Sheehan has come under repeated attacks lately, and her mother's stroke has encouraged her detractors to make comments about "divine justice" and similar drivel.

Fortunately, her following has grown enough that her supporters are carrying on without her, and this seems to be shaping up as a real movement. What began as an impromptu outing by one grieving mother has turned into a catalyst that has galvanized thousands (on both sides of the issue) into standing up for what they believe in. This has the GOP nervous, as some are saying that dubya should have just talked to her while he had the chance.

Demonstrations are being held across the country to show support for Sheehan. Counter-demonstrations are also being organized, with right wing radio hosts renting buses to bring masses of lemmings to rallies.

But, as Sheehas says, "It's Not About Me, It's About The War...". And if we can get past the rhetoric and into a productive discussion about the war - why we're fighting it, and what we cand do to get out of it - then maybe there'll be a chance for an end to it.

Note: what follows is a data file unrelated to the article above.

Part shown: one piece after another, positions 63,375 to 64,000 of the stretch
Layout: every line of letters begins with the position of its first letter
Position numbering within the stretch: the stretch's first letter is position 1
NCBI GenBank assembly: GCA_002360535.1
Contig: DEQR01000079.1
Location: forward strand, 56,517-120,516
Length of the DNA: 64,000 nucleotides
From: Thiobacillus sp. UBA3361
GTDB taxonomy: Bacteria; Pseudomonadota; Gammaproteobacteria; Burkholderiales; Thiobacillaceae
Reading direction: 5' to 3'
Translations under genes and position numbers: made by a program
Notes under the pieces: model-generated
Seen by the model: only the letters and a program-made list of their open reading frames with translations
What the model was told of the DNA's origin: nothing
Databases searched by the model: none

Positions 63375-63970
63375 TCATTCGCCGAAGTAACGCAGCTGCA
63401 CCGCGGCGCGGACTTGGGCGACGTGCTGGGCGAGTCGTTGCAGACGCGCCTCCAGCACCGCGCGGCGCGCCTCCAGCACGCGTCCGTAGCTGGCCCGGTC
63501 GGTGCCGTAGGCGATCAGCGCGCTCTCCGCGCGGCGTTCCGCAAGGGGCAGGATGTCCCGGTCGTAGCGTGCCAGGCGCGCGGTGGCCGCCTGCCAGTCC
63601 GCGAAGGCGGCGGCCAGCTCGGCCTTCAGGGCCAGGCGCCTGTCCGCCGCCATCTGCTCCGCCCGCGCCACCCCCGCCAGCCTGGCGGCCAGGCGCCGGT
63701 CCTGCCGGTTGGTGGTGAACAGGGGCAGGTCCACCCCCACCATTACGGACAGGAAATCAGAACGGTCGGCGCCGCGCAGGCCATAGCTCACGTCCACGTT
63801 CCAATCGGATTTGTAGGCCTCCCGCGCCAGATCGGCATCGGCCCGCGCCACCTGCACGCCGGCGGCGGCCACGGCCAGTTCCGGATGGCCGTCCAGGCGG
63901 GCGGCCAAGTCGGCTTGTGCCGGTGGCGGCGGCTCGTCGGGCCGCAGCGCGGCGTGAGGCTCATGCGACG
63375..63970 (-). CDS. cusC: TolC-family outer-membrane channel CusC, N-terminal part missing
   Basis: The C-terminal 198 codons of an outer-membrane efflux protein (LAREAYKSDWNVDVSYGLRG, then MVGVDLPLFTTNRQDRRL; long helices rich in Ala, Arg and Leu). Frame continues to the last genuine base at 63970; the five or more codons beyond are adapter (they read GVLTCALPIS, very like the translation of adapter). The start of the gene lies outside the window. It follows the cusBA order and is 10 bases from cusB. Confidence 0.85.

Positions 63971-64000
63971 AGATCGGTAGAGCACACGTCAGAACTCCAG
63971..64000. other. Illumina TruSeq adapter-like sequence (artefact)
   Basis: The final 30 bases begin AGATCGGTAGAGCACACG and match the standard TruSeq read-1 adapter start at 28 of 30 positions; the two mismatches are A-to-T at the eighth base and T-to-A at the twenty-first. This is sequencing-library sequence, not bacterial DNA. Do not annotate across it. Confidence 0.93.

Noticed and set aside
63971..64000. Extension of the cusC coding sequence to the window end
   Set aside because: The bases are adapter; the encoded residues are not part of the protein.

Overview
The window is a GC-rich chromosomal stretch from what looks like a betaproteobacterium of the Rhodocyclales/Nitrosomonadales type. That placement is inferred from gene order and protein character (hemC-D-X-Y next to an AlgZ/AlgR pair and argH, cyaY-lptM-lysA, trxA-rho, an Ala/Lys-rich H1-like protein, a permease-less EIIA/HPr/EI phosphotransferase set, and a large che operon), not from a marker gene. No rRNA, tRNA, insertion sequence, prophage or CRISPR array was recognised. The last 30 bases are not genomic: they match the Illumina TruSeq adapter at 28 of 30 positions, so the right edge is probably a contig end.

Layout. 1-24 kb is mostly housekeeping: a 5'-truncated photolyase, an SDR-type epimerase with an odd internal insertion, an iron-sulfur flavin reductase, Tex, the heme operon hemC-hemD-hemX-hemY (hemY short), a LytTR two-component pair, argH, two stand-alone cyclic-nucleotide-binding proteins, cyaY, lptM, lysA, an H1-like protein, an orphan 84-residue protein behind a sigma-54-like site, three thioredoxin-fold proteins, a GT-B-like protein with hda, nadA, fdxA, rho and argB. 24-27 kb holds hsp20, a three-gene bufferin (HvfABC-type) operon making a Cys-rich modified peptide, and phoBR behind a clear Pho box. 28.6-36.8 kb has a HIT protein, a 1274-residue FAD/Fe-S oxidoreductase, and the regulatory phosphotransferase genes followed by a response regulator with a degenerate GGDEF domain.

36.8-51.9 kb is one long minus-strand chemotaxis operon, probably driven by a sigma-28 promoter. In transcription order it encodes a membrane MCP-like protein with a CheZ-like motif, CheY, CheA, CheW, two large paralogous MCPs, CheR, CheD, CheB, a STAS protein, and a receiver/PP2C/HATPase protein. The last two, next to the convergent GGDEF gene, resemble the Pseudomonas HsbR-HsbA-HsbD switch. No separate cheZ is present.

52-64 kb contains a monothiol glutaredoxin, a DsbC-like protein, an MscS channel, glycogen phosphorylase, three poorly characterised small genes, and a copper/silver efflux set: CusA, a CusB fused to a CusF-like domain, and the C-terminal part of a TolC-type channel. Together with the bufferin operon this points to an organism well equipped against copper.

Bonus Material - Pissed Off Patricia of Blondsense has penned a rather poetic account of one of the vigils in her town, Cindy’s Little Candles in Our Darkness. As usual, she's poignant, clever and imaginative. You must read it. I insist.

Thursday, August 18, 2005

Good vs. Evil

The movie preview for The Brothers Grimm proclaims it as depicting the Final Battle Between Good and Evil. I mean, come on, this is a movie about fairy tales! But it's not the first time, nor will it be the last, that movies will proclaim this title.

To name a few:

  • Lord of the Rings
  • Reign of Fire
  • The Exorcist
  • Van Helsing
  • Harry Potter

And I'm sure there are others of which you'll remind me.

But there's a vast history of productions that also tout the good vs. evil theme, including such notables as:

And lately there's also the usual Armageddon crowd, and those that think that chemtrails are the sign of the final days.

And of course there's the battle between George W. Bush and anyone with actual values.